The MASCC/ISOO Mucositis Guidelines Update: introduction to the first set of articles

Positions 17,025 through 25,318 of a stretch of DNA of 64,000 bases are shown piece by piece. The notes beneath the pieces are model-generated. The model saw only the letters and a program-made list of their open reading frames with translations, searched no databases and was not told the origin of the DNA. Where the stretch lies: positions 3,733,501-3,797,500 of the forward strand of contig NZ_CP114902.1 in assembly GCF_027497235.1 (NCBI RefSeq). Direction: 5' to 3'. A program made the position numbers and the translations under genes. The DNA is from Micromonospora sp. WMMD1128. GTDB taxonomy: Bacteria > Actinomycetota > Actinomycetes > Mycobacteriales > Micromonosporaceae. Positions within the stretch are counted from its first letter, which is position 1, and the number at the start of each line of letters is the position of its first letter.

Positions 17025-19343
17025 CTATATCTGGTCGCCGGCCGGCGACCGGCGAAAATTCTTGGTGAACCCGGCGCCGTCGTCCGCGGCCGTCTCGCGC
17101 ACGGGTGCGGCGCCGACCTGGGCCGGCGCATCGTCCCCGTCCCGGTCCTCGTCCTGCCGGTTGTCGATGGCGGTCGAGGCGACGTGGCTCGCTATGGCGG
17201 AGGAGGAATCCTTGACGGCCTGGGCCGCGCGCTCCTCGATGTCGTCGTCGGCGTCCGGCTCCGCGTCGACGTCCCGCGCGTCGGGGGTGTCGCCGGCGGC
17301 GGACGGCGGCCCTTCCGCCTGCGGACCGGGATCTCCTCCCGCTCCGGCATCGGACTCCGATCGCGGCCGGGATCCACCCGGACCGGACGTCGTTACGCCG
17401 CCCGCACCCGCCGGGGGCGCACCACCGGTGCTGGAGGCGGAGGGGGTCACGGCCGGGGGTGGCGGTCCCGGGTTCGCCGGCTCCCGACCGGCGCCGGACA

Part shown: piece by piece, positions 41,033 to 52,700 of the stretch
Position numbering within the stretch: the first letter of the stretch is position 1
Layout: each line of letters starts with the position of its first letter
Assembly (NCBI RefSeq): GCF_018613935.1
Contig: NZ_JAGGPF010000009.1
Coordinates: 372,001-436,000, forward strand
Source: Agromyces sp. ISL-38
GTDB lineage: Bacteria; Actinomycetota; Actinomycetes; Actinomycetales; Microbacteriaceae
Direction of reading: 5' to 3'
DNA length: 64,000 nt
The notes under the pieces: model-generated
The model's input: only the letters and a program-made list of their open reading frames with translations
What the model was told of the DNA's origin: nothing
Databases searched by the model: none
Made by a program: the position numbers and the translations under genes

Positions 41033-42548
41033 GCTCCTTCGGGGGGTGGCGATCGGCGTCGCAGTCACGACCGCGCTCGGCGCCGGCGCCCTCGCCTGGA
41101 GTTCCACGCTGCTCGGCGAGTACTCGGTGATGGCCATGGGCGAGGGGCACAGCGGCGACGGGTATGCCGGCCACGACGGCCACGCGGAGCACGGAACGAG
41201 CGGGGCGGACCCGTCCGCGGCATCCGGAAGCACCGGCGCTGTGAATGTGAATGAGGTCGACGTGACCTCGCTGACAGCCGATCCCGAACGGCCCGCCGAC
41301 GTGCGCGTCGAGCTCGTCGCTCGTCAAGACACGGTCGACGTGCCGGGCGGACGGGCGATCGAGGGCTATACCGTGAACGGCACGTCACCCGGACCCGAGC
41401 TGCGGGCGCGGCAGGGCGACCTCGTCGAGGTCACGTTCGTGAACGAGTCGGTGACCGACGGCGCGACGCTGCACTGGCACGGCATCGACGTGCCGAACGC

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The Multinational Association of Supportive Care in Cancer (MASCC), in partnership with the International Society of Oral Oncology (ISOO), is dedicated to improving the lives of oncology patients, with a focus on prevention and management of the adverse effects of cancer and of cancer therapy. Effective supportive care in oncology can significantly improve patient outcomes, including quality of life, and allow patients to tolerate and benefit from cancer therapy. The work of MASCC/ISOO is largely carried out through its study groups, which are groups of MASCC/ISOO members who have self-identified an interest in a particular toxicity of cancer or of its treatment. The Mucositis Study Group (MSG) is one of these study groups, comprising some 200–250 members committed to reducing the burden of mucositis through research, policy, and effective programs. Our membership includes clinicians, researchers, and industry representatives from across the world. An important activity of the MSG over the last decade has been the development and updating of evidence-based clinical practice guidelines for oral and gastrointestinal mucositis. The MASCC/ISOO Clinical Practice Guidelines for Mucositis were first published in the journal Cancer in May 2004 [1, 2]. This was followed by an update published in Cancer in March 2007 . This summary update paper was preceded by a group of papers from the individual sections involved in the update, which were published in this journal Supportive Care in Cancer in June 2006 [4, 5, 6, 7, 8, 9, 10, 11, 12, 13, 14, 15].